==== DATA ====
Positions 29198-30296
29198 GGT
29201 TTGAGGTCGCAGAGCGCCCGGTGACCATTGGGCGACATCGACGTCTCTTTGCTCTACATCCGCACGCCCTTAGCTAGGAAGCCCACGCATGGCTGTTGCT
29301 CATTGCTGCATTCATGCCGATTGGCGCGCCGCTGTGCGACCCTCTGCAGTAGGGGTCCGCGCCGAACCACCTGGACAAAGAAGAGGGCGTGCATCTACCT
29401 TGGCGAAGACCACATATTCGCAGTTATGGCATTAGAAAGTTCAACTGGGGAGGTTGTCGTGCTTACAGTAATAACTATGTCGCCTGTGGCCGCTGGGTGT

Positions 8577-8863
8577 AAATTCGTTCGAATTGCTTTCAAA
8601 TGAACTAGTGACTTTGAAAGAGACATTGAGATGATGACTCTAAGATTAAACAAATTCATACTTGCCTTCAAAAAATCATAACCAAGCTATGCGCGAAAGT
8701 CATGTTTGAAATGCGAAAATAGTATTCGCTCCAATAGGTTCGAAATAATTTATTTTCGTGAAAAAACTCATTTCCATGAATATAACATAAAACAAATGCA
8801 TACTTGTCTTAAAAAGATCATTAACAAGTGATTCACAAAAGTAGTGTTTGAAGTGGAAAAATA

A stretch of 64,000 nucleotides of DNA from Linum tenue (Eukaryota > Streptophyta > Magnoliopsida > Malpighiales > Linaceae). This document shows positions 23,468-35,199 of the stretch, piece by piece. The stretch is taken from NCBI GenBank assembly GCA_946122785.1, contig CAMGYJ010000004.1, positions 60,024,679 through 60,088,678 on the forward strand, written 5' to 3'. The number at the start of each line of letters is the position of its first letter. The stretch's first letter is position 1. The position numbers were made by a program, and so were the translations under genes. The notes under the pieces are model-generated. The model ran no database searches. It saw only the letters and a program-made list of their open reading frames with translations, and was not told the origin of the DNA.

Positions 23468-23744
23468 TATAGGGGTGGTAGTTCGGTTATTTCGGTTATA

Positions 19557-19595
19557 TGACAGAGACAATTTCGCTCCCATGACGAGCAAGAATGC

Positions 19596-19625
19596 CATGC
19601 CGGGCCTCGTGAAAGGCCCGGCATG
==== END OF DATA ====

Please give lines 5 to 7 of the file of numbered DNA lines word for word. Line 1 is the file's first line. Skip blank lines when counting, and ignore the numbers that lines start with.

29401 TGGCGAAGACCACATATTCGCAGTTATGGCATTAGAAAGTTCAACTGGGGAGGTTGTCGTGCTTACAGTAATAACTATGTCGCCTGTGGCCGCTGGGTGT

Positions 8577-8863
8577 AAATTCGTTCGAATTGCTTTCAAA